Grain grower Brad Millsteed sees this firsthand from his farm in Western Australia. He and other growers in the district are very aware that to capture a premium price for their grain, it had to be exported in the first half of the year. Rail, he said, was key in meeting this timeframe.

“There’s a rail line 31 miles to the east of us that is in dire need of repair. Freight capacity on the line is half of what it could be,” he said.

Millsteed said it is frustrating to see grain hitting a bottleneck because the rail network is not able to handle the volume of grain.

“The silos and ports can handle the grain volumes at harvest, but we can’t get it to the port quick enough because the rail lines just can’t handle it,” said Millsteed.

Delivering to silos located on a state maintained line, Millsteed said he was fortunate to have an efficient system and network in which to deliver. Despite this efficiency, the cost of freight is still quite high. Millsteed said the 50% access fee Brookfield charges CBH to run trains on their lines is a critical part of that expense.

“The Watheroo to Kwinana freight rate is A$20, and half of that goes to Brookfield to simply access the line,” said Millsteed.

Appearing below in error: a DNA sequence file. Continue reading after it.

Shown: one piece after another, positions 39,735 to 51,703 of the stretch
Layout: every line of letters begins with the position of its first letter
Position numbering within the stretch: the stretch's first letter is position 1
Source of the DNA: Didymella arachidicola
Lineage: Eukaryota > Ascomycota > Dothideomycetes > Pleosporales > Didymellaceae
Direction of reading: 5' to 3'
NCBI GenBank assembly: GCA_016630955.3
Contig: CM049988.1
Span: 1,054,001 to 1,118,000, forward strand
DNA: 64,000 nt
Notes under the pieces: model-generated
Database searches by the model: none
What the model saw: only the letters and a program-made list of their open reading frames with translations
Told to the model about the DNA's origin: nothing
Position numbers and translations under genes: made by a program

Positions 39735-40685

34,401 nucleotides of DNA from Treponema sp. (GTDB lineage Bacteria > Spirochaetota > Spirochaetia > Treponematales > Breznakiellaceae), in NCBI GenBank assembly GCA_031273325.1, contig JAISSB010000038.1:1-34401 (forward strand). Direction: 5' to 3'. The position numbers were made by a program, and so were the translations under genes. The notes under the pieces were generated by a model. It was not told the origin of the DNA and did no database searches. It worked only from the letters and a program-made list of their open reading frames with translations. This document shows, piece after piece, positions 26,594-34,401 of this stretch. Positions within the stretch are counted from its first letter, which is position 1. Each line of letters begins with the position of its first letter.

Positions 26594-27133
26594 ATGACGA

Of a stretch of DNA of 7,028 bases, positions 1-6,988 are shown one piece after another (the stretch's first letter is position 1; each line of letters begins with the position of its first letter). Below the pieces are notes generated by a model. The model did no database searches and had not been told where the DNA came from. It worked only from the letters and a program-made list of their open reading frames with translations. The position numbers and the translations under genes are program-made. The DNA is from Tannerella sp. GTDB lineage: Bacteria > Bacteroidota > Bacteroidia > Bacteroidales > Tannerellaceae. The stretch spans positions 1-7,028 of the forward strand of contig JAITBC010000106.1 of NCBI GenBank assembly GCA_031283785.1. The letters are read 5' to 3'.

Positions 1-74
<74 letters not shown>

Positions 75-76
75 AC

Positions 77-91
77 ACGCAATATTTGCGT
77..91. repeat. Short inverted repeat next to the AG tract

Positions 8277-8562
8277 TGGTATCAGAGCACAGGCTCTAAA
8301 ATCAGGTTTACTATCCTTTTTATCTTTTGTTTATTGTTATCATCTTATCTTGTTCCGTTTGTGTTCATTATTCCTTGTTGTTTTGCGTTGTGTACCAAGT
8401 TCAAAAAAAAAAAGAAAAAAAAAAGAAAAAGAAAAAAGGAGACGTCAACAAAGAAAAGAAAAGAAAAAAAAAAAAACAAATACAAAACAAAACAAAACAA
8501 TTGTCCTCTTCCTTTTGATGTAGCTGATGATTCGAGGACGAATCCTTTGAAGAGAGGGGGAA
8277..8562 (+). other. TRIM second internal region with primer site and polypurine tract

No government subsidy

Brookfield Rail acknowledges government funding had been received in the past, naming the A$165 million, re-sleepering of 786 miles of Tier 1 and Tier 2 lines as part of the “Grain Freight Rail Network Re-sleepering Project.” Currently, they do not receive any government subsidy, which makes a state-by-state fee comparison inaccurate.

“We think it is important to recognize that Brookfield Rail currently receives no funds from government to subsidize the movement of grain, unlike other states across Australia,” Larsen said.

He went on to say the rail access charge represents 2% of the total grain revenue on a per-tonne basis. This figure is based on the below rail cost component, when assuming a A$300 per-tonne grain price and an average 200-km journey from up-country to port.